Now that the dust has settled around the enactment of the America Invents Act, companies are starting to think about how these changes may impact their patent strategy, both offensively and defensively.
One provision that has started to gain significant interest is entitled “Transitional Program for Covered Business Method Patents.” The provision provides that, for the next eight years, a company charged with infringement of a “business method patent” can request “post grant review” of that patent if it was issued prior to enactment of the AIA.
But what is a “business method patent?”
In this case, it has a very specific meaning – and one that is narrower than one might think. The AIA defines a “business method patent” as “a patent that claims a method or corresponding apparatus for performing data processing or other operations used in the practice, administration, or management of a financial product or service, except that the term “business method patent” does not include patents for technological inventions.”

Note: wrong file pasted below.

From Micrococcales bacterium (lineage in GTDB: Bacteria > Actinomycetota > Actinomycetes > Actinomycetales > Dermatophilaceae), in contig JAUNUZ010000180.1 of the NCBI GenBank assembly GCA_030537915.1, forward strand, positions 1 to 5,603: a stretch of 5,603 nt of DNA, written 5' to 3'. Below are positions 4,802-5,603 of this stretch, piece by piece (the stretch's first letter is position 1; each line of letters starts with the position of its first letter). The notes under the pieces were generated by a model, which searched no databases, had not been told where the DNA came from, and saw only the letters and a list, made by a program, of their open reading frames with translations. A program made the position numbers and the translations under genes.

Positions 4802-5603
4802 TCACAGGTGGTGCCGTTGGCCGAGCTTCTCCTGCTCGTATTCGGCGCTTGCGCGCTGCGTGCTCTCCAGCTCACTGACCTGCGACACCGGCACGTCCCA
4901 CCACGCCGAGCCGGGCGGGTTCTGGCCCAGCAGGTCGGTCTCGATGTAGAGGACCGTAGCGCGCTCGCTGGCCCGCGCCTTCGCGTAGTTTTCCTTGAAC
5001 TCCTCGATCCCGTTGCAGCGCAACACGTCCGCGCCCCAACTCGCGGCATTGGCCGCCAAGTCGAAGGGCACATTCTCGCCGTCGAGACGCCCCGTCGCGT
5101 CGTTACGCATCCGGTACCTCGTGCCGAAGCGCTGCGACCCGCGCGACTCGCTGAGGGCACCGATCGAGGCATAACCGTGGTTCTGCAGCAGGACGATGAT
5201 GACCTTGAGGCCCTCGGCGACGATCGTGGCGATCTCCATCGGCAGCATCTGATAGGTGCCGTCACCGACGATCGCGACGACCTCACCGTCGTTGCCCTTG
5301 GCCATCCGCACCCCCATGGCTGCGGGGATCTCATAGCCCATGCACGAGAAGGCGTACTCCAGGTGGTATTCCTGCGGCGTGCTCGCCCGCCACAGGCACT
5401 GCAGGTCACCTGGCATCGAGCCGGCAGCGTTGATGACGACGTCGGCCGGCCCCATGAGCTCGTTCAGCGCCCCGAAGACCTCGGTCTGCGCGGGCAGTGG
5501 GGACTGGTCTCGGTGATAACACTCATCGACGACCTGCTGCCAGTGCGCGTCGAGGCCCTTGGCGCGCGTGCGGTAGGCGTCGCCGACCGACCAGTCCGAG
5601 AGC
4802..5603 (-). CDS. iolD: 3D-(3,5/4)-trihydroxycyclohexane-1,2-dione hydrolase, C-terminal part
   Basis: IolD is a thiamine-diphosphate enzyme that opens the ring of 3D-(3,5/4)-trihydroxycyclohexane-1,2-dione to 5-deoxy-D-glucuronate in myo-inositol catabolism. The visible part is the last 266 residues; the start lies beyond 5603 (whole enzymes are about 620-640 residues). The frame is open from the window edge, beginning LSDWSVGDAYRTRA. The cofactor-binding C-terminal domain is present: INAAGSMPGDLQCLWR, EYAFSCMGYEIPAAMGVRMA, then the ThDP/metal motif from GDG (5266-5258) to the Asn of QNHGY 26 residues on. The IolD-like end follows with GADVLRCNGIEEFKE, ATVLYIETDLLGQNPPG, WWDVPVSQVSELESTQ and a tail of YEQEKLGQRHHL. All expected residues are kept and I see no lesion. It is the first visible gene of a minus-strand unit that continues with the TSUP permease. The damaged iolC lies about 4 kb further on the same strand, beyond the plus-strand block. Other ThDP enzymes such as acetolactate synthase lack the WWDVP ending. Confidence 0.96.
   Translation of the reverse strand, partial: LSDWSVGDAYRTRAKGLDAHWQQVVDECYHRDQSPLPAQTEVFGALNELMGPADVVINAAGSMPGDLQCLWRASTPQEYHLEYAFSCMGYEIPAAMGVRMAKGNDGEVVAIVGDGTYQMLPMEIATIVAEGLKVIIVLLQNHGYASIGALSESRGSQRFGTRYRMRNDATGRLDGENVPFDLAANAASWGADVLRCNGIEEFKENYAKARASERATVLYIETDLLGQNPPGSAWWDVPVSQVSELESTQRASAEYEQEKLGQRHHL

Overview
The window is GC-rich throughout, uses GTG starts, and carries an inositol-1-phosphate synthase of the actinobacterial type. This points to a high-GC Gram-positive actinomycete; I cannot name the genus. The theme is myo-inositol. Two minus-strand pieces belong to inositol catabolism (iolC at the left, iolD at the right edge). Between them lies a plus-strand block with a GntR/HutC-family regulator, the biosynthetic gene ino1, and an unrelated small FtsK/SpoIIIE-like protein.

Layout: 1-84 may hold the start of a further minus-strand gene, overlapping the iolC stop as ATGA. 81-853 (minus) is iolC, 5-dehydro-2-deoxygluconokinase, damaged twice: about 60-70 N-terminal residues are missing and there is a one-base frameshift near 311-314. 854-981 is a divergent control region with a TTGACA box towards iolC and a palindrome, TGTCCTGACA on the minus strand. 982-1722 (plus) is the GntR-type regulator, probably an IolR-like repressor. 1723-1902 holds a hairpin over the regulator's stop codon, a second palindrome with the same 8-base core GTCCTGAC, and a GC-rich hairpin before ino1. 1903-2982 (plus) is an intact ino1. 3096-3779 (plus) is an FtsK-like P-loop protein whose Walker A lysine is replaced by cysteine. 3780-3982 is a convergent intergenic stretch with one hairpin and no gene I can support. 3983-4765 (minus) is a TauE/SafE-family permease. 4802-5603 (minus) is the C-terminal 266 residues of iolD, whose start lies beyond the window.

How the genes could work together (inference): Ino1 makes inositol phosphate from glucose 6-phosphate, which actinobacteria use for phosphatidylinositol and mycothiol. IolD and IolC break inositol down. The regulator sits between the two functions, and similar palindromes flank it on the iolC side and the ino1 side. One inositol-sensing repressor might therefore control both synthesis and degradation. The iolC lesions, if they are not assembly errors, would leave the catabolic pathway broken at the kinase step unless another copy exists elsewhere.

So what’s covered and what’s not?
As of now it’s a bit unclear, but it appears that special-purpose devices (ATMs, optical check reading machines, point-of-sale machines, etc.) would be excluded, while it is likely that general purpose computers simply executing code that implement a financial service might fall within its reach. There is no clear guidance on the meaning of “business method patent” and many of the related questions raised by the Supreme Court’s decision in Bilski v. Kappos relating to patenting of business methods remain unanswered.
Stay tuned as this provision comes into effect on September 16, 2012 and the challenges start piling up at the PTO and in court.
This post on Patents was authored by Joel Lehrer.